One answer is that we can’t. We can’t find all the bugs in complex designs, but we can hope that there are no critical bugs. We can’t perfectly optimize a design, but we can do a good enough job. Even then, exponential complexity should be a brick wall to increasing complexity, but is not. Somehow, we are able to avoid these limits.

One way to look at this is to consider the way human brains are built and work in creating complex designs. The jumping off point for understanding this is Shannon’s counting argument.

Claude Shannon was one of the most important computer scientists of the twentieth century. He is most famous for his work on information theory. Shannon’s counting argument is one of his less well known results. Shannon was trying to answer the question, what is the minimum number of gates (say two-input NAND gates) needed to be able to implement any function of N binary inputs? The basic answer is that there must exist functions that require an exponential number of gates to implement. The proof goes by counting the number of possible functions of N inputs and counting the number of functions implementable with T gates and showing that T is o(2^N). The argument is as follows:

  • the number of functions of N inputs is 2^(2^N). For example, a truth table for N=4 would have 16 entries. The number of functions, therefore is 2^16=16,384.
  • The number of functions of N inputs that can be implemented with T 2-input gates is (N+T)^(2T). Each gate input can connect to the output of any other gate or an input for a total of (N+T) possible connections and there are 2T gate inputs.
  • To implement any possible function, then, we need (N+T)^2T >= 2^(2^N).
  • Solving for T shows that T >= 2^(N-d) for some small delta d, which implies that T = o(2^N).

What is the significance of this? Today’s chips have as many as 1000 pins. What is the minimum number of gates required on the chip that would allow us to implement any function of a thousand inputs? Is, say, one million gates sufficient? Off the top of your head, you probably would say no. What about a billion? Our preconceived notion is that this should be sufficient. After all, that is right at the limit of today’s most advanced chips and it is inconceivable that we couldn’t implement what we want with that many gates.

Now lets look at what the counting argument has to say about this. The total number of possible functions is 2^(2^1000), which is a vast number, roughly 10^(10^300). A billion 2-input NAND gates would allow us to implement roughly 10^(10^10) different functions with a thousand inputs. This is also a vast number, but is infinitesimal compared to the number of possible functions. The fact is, we are limited to a very small number of functions that can be implemented!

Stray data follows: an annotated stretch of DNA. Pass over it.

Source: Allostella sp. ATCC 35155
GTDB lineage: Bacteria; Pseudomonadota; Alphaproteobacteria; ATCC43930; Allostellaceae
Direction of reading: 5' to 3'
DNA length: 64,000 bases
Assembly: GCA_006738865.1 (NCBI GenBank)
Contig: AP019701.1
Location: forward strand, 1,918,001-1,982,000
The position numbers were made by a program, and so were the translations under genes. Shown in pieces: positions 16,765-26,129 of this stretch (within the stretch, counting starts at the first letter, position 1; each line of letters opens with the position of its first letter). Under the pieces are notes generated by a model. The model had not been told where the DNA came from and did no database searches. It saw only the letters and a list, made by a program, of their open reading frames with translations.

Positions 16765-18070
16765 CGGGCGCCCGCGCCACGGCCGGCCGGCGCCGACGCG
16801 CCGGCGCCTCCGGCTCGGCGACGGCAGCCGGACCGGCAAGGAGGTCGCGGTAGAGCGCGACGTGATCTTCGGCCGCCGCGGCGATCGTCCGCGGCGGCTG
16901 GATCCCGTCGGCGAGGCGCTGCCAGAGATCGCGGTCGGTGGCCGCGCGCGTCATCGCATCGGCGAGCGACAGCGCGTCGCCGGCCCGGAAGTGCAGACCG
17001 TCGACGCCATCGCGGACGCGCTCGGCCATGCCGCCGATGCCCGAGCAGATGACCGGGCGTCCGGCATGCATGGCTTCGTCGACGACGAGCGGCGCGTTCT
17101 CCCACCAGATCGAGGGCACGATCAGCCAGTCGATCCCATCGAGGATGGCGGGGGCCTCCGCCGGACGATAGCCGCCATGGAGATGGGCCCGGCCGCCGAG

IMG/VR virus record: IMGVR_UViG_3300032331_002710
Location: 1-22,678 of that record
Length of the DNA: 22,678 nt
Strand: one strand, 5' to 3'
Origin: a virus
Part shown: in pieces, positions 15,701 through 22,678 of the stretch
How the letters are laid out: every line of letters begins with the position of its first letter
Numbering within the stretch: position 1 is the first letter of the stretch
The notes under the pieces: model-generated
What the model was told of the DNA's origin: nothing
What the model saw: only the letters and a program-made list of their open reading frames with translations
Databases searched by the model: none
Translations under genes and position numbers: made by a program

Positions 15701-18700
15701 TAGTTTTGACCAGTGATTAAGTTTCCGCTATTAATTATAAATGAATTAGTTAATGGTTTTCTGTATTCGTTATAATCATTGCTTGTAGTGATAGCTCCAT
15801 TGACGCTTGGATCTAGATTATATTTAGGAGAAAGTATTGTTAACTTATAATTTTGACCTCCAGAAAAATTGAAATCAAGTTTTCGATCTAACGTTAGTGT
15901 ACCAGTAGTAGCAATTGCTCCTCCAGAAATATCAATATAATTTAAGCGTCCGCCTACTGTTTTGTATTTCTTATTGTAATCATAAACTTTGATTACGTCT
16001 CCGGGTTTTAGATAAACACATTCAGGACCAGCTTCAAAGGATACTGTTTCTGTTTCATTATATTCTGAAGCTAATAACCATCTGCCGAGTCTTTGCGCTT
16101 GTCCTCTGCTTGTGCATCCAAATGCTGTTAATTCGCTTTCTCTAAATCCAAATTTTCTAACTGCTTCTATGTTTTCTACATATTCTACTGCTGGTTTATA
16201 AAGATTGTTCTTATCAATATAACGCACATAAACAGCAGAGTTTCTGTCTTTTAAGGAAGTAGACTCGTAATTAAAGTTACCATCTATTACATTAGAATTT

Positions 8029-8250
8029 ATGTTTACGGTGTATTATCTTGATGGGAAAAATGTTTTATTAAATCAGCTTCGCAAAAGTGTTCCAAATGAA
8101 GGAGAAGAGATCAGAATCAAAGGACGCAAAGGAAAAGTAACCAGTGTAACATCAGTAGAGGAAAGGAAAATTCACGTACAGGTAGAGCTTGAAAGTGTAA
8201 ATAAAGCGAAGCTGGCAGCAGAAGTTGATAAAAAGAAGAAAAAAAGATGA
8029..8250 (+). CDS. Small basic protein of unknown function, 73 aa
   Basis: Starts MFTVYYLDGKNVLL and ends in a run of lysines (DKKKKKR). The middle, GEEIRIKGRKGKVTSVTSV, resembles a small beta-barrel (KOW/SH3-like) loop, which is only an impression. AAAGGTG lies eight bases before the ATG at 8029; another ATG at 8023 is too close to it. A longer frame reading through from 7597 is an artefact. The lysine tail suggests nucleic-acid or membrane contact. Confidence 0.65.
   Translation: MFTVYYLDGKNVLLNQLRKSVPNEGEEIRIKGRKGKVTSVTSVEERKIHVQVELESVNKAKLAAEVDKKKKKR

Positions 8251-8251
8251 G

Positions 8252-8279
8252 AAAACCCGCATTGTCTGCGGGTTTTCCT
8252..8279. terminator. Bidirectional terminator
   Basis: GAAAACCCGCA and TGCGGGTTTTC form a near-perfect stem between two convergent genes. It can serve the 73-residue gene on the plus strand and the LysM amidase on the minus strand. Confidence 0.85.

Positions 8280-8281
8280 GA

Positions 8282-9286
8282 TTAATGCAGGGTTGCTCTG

And this picture doesn’t fundamentally change even if we assume we have a trillion gates at our disposal. So, how is it we believe that we can implement whatever functionality we need? To answer this, let’s work backward from the number of gates available and determine the maximum number of inputs for which we can implement any arbitrary function. Let’s choose the most complex system we have at our disposal, the human brain.

The human brain contains on the order of a trillion neurons, each with roughly a thousand connections. Assuming all neurons can be connected to any other neuron (which is not the case), we come up with an upper bound on the number of functions that can be implemented: (10^10)^(1000 * 10^10) = 10^(10^14) = 2^(2^40). In the best case, therefore, the human brain could implement any function of just 40 binary inputs.

Now we can do a thought experiment. What is the largest size truth table that you can mentally make sense of at one time? Two bits is easy. Three bits not so hard. Four bits is difficult to visualize as a truth table, but using visual aids such as Karnaugh maps makes it possible.

Another test would be to look at the placement of arbitrarily placed objects on a plane. Given a glance, how accurately could you replicate the placement of all objects. If there were only one object, I could envision determining placement with an accuracy of 5-6 bits in both X and Y dimensions. More objects with less accuracy. Beyond about seven objects , it is is difficult to even remember exactly how many objects there are. Maybe 10-12 bits accuracy overall is possible.

The bottom line is the human brain has a very low capacity for consciously grasping an arbitrary function. Let’s say its no more that 10 bits in the best case. From the counting argument, we can determine that it requires slightly more than 500 gates to implement any arbitrary function of 10 inputs. With a million gates on a chip, we could put 20000 such functions on the chip.

Now we treat each of these 500 gate blocks as a unit and then consider how to hook these 20000 blocks together to perform some function. This is certainly possible using abstraction. In this case it would probably require two or more levels of abstraction to be able to deal with 20000 blocks.

Abstraction is the essence by which we are able to design very large systems.  The need for abstraction is driven by the limitations on our brain in dealing with large functions imposed by Shannon’s counting argument. And it is the structure imposed by multiple layers of abstraction that makes intractable design and verification problems become tractable.

Abstraction: the suppression of irrelevant detail